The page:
People Talk: Ric and Kathy Hilliman took a big gamble to capture the ‘Spirit of Buffalo’ - The Buffalo News
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People Talk: Ric and Kathy Hilliman took a big gamble to capture the ‘Spirit of Buffalo’

Ric and Kathy Hilliman have been sailing together since they graduated from Lafayette High School in 1967. Raised on the West Side of Buffalo, they married in 1970. Ric sold copy machines; Kathy owned a dance studio. They moved to the Town of Tonawanda and had three children.

In 2002 the Hillimans decided to shake things up a bit so they started spending winters sailing in Key West, Fla. Summers were spent here allowing Ric to work at tour boat companies like Miss Buffalo, Lockport Locks & Erie Canal Cruises, and Moondance. Ric also crewed as a volunteer on the Edward M. Cotter Fireboat.

The Hillimans launched Buffalo Sailing Adventures in December 2008 with their flagship Spirit of Buffalo, their square-rigged topsail schooner. Today they have five grandchildren, four boats and 23 seasonal employees. Their newest addition – a 45-passenger tour boat – sails the Buffalo River and offers a history tour as well as an inside look at the grain elevators. For more information, visit

People Talk: How did Key West change your life?

Kathy Hilliman: It got us thinking when we saw other tour boat operators: If they can do it, why not us? But it was 2002, and Buffalo wasn’t ready for anything so we waited it out. Six years ago we brought the Spirit of Buffalo down.

PT: What’s it like shopping for a schooner?

Ric Hilliman: First, this kind of boat is very rare. You can find wooden ones, but this is a steel-hulled schooner and it’s very hard to maintain – rigging, lines, sails. One sail alone could cost a couple thousand dollars to replace. So I made a list of all charter companies that owned schooners. I think there were 29 in the entire country. I started calling, and I think I got to number 16 where the owners said they had been thinking of retiring.

PT: Bingo. How much does a schooner cost?

Ric: About a half-million dollars. We mortgaged everything, took our entire savings, and I go down to Georgetown, S.C., to sign the papers. I get back to the hotel after, and I’m watching television. It was December 2008, when the stock market crashed. Nobody wanted to give us a mortgage, so the owner helped us out.

Kathy Hilliman: They’d mortgage a house but no one would touch a boat. What would happen if we didn’t make the payments, the banks said. What would they do with a boat?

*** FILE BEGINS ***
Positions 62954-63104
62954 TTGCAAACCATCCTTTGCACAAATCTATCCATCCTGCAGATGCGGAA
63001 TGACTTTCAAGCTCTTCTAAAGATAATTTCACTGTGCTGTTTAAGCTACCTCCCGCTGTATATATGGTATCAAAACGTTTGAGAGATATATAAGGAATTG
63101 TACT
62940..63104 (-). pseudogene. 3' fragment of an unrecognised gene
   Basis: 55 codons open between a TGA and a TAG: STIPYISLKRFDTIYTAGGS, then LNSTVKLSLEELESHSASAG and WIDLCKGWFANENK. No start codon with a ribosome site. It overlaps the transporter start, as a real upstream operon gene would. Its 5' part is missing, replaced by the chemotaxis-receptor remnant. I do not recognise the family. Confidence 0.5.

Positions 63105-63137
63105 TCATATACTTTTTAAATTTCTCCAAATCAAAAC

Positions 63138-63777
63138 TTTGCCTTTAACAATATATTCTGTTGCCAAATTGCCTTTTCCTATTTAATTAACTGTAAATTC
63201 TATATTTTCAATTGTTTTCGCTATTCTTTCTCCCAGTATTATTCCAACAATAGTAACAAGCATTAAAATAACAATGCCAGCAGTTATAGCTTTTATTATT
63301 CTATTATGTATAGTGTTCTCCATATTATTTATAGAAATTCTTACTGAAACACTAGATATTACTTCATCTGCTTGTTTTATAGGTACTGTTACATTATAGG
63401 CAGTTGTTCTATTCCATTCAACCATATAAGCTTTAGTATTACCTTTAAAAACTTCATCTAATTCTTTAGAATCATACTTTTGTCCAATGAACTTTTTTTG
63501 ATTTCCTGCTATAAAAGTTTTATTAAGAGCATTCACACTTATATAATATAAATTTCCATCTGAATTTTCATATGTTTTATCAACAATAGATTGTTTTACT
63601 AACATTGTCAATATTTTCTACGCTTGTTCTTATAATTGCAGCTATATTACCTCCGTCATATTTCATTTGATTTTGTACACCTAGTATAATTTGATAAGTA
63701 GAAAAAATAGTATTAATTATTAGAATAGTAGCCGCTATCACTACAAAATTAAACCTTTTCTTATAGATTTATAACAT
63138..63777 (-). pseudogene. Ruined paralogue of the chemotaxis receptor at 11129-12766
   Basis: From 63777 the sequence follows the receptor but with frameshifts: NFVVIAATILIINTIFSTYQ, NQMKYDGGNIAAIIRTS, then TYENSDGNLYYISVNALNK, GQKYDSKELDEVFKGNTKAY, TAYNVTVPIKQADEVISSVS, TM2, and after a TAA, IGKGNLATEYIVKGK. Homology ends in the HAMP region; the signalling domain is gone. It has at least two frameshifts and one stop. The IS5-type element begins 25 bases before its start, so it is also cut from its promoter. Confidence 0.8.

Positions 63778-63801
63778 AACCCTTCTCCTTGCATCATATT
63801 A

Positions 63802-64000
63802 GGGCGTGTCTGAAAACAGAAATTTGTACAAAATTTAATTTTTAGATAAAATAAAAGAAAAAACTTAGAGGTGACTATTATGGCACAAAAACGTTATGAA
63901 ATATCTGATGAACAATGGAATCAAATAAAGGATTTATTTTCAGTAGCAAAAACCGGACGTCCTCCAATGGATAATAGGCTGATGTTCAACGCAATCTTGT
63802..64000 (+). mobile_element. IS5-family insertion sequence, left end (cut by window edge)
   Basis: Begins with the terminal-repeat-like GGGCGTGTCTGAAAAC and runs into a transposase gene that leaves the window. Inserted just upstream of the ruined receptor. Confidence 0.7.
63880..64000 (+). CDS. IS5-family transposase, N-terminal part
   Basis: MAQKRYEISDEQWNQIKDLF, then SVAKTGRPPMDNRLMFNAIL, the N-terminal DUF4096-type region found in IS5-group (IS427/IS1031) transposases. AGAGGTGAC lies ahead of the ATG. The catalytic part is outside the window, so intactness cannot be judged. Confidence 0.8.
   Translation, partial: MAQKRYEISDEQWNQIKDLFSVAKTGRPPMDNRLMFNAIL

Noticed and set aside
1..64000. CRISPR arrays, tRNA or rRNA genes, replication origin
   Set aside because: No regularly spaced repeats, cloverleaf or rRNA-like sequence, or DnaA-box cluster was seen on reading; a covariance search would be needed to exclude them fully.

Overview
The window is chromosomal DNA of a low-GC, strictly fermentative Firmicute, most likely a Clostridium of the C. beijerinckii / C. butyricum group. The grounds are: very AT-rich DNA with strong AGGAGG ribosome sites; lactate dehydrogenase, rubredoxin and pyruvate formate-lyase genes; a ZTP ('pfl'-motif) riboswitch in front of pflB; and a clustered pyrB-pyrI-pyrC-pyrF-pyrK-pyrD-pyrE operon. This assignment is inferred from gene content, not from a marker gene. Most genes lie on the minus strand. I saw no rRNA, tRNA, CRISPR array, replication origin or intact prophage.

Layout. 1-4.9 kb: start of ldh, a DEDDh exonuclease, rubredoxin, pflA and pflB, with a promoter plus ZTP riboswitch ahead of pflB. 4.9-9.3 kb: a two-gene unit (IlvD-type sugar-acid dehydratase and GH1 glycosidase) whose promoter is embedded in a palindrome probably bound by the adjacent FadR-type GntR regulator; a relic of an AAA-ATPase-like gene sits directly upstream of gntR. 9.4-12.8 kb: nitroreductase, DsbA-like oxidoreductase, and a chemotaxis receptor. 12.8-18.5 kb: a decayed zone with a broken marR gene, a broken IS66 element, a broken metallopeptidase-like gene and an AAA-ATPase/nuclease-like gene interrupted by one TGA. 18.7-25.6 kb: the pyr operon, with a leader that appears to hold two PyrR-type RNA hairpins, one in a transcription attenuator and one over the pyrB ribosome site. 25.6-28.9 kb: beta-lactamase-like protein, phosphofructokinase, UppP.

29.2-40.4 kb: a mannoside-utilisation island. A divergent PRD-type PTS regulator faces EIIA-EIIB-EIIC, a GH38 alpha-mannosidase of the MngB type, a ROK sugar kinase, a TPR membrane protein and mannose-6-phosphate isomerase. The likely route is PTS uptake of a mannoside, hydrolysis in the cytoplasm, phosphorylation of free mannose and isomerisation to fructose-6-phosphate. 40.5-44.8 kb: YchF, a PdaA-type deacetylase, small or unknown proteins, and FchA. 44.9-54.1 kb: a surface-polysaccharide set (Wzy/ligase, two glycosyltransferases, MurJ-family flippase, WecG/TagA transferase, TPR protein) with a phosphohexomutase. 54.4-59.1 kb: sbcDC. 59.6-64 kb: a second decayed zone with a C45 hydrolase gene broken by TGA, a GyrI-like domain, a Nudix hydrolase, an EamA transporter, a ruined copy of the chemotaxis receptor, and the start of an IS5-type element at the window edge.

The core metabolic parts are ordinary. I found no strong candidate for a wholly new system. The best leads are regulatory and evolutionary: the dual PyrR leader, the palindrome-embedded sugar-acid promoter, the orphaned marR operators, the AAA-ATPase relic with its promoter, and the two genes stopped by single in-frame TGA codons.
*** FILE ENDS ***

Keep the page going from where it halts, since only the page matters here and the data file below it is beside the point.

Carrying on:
PT: That was a huge leap of faith on your part. How did you make it work?

Ric: A big part was my son Rich and daughter-in-law Kate coming on board. He had been in Park City, Utah, working for the United States ski team. He didn’t want anything to do with palm trees or sand, until he visited us in Key West. We got him his license, and he started sailing schooners all along the East Coast. He drives the Spirit all the time.

PT: How labor-intensive is getting a license to captain a schooner?

Ric: You need 365 days of service on the water over a five-year period to qualify to take your Coast Guard exam. And then you begin to learn how to sail a schooner.

PT: Who is your back-up captain?

Ric: We just found another person, but at first it was myself, and Rich and Kate, who is also a captain. He met her on the Atlantic Coast sailing a ship. They fell in love and came to Buffalo to help me.

PT: How did you get into sailing?

Ric: We started at Sherkston with Sunfish sailboats.

Kathy: I lived on the West Side, and I never had anything to do with water. I didn’t go to the beach until I met him.

We have three children. Rich is our business partner. Our middle son Brian is a power boater. He can’t understand why we would take so much time to get from here to there when you could just turn the key of a power boat and go. My daughter Kelly could care less about either.

PT: Weather plays such a huge role in sailing. What is your weather source in the islands?

Ric: You’re on your own. We leave in December and come back in May. There are no docks, no marinas. You’re going to all these islands, and you do get caught in 16-foot seas for three days with sustained winds of 35 knots.

Kathy: On seas like that we eat cookies and potato chips, whatever finger food we can get our hands on. There is no preparing meals especially if you’re doing 24 hours nonstop.

PT: What is your nemesis on the water?

Kathy: High seas. I mean I can deal with them if we get caught during a three-day passage.

Ric: Even on Lake Erie, if you get caught in a squall when you’re going from Port Colborne to Buffalo. Squalls come up quickly with high winds. Lake Erie is so shallow, in a minute weather turns bad. Caught at night in bad weather is probably the worst. It’s black all around.

Kathy: Just big waves.


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